Physiotherapy Group Exercise Classes

At a Glance...

Physiotherapy group exercise classes are an effective way to keep residents in nursing and residential homes active in a social environment.

Exercise programs are developed by our expert physiotherapists in conjunction with doctors and nursing staff. Before commencing group exercise classes our physiotherapists undertake a comprehensive assessment of each resident’s mobility, fitness and pain. This assessment is to ensure each exercise is suitable for their clinical needs and provides a foundation to track their progress throughout the program.

Conveniently held in the facility the classes focus on 

  • Strength, conditioning and range of movement
  • Balance and mobility
  • Cardiovascular and respiratory systems


The benefits of regular group exercise classes on residents are:

  • Increased social interaction with other residents
  • Improved movement of joints and limbs
  • Improved walking and transfers
  • Increased strength and endurance
  • Improved balance and reduced falls risk


An aged care group exercise program may include:

  • Stretching to improve flexibility and a gentle warm up to reduce muscle soreness
  • Strength exercises using resistance bands or weights to help improve balance and prevent loss of bone mass
  • Cardio vascular exercises to increase breathing and heart rate


Group exercise classes are a key component of Therapyxis Care Home Physio Service.
 

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Benefits of Physical Activity

The importance of physical activity in this older population cannot be underestimated and there is good evidence that prevention or minimisation of the impact of sedentary lifestyles can have dramatic effects on physical and psychological health.

How Seniors Can Benefit from Adopting an Exercise Regimen
The benefits of physical activity for people of all ages are often touted, but is it safe for seniors to exercise? According to the American Academy of Family Physicians, almost all older people can benefit from more physical activity. In fact, regular exercise prevents chronic disease, improves mood and lowers chances of injury.

As we age, our bodies take a little longer to repair themselves, but moderate physical activity is good for people of all ages and ability levels. In fact, for most people, the benefits of exercising regularly far outweigh the risks. Even older individuals with chronic illnesses can find ways to work out safely. Many medical conditions can be improved through physical exercise, including Alzheimer’s disease, other forms of dementia, heart disease, diabetes, constipation, high blood pressure, obesity and much more.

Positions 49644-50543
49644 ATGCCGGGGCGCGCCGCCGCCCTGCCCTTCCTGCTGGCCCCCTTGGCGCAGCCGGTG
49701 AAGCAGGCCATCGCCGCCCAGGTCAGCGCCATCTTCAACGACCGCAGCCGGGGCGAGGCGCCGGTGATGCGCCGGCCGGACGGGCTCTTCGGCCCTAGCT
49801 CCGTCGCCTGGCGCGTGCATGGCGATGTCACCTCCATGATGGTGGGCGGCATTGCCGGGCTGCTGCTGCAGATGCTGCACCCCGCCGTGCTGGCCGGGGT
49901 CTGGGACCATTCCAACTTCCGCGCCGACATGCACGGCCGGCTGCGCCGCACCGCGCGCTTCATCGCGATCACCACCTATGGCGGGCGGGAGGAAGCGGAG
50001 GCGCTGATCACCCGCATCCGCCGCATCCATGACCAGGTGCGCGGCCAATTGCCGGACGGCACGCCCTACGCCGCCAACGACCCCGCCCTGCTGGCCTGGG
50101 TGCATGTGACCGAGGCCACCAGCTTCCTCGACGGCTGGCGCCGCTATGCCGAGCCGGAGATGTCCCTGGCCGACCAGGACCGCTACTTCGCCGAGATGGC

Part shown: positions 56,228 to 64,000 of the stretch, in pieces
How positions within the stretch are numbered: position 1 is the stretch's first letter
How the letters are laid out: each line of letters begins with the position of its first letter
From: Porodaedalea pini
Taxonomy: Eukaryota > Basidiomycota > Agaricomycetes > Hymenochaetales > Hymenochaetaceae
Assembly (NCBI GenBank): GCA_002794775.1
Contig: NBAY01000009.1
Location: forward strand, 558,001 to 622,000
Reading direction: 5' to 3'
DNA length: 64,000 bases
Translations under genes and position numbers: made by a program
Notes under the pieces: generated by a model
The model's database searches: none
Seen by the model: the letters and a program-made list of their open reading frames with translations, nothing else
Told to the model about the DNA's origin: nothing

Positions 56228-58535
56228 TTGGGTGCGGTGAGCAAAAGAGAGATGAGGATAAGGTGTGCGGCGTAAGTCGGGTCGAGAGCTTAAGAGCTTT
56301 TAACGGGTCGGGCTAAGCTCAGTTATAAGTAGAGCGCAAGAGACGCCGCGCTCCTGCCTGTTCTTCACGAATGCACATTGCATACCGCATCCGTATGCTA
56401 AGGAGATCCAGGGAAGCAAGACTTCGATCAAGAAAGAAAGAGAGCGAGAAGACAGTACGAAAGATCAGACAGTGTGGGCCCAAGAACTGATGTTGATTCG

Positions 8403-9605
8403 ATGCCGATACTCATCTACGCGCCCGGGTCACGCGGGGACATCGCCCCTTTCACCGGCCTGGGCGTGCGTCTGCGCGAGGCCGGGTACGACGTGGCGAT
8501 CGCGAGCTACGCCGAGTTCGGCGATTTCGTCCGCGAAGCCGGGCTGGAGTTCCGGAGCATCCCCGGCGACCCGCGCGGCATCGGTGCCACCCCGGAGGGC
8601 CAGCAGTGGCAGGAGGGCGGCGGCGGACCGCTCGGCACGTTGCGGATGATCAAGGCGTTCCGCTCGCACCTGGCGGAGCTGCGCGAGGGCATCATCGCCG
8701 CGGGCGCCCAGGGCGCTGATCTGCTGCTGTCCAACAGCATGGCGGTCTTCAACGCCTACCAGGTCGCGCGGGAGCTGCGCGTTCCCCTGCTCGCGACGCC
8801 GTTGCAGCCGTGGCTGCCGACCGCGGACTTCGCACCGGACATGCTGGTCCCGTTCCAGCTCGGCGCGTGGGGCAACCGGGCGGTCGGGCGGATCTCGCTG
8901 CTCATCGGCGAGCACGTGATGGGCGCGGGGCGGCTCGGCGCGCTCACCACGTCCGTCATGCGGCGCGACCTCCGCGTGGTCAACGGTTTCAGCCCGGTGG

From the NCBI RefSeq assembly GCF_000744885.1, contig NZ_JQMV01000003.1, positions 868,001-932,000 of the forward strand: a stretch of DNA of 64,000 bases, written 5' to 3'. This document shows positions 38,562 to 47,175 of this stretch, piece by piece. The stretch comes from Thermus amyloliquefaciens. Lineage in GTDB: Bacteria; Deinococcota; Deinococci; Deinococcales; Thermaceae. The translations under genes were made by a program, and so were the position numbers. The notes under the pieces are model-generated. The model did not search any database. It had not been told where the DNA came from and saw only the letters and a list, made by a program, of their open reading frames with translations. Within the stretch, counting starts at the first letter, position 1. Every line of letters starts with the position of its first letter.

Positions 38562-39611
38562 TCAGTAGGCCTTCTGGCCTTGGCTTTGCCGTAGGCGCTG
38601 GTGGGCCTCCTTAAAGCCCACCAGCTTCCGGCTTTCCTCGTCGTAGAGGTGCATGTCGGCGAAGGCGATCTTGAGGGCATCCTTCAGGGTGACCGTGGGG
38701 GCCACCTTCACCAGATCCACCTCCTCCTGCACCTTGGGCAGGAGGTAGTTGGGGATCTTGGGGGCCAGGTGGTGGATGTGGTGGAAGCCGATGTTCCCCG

Benefits of Physical Activity
Regular exercise provides a myriad of health benefits, including improvements in blood pressure and blood sugar management, reduced amounts of lipids in the blood, better bone and joint health, and long-term preservation of neurocognitive function.

Other positive effects of physical activity include:

  • Boosted Immune Function. A healthy, strong body fights off infection and disease more easily and more quickly. Rather than sapping energy reserves entirely, recovery from an illness will take less of a toll on the body if the person exercises regularly.


  • Better Respiratory and Cardiovascular Function. Frequent physical activity lowers the risk of heart disease and reduces blood pressure. Strong lungs and airways and a healthy heart and vascular system allow the body to function properly and more efficiently clear out and destroy any invaders that can make us sick.


  • Strong Bones. Exercise protects against bone loss. Higher bone density reduces the risk of osteoporosis and lowers the risk of falls and broken bones. While men do lose some bone mass as they age, post-menopausal women are particularly susceptible and can lose as much as 2 percent bone mass each year. Research done at Tufts University shows that strength training can dramatically reduce this loss, restore bones, and contribute to better balance and less fractures.


  • Improved Gastrointestinal Function. Regular exercise helps boost the metabolism, promotes the efficient elimination of waste and encourages digestive health. Physical activity is an excellent “treatment” for people who suffer from slow digestion and constipation.


  • Protection Against Chronic Conditions. Physical activity lowers the risk of developing serious conditions and can actually minimise some symptoms after certain conditions have already developed. For example, exercise is vital for helping individuals with conditions like dementia and Parkinson’s disease to maintain their balance and coordination and extend their functional independence.


A consistent exercise schedule is also associated with decreased mortality and age-related morbidity in older adults. In addition, a study by the Journal of the American Geriatrics Society found that seniors who exercised experienced improvements in functional reach and balance and reduced the participants’ fears of falling.

Physical Activities for Individuals with Limited Experience and Abilities
There are people of all ages whose physical abilities are limited by medical conditions, injuries or general frailty. These individuals have to exercise more carefully than others, but with proper instruction and guidance, they can learn activities and exercises that improve mobility and strength. Exercise is even more important for these individuals since they are more prone to inactivity, which increases the risk of obesity, illness, falling and broken bones.

Exercise classes in group settings that are supervised by trained professionals are ideal for those with specific limitations. Our experienced Physiotherapists can offer real-time modifications of each move and can develop and/or recommend entire regimens for specific improvements despite one’s unique challenges.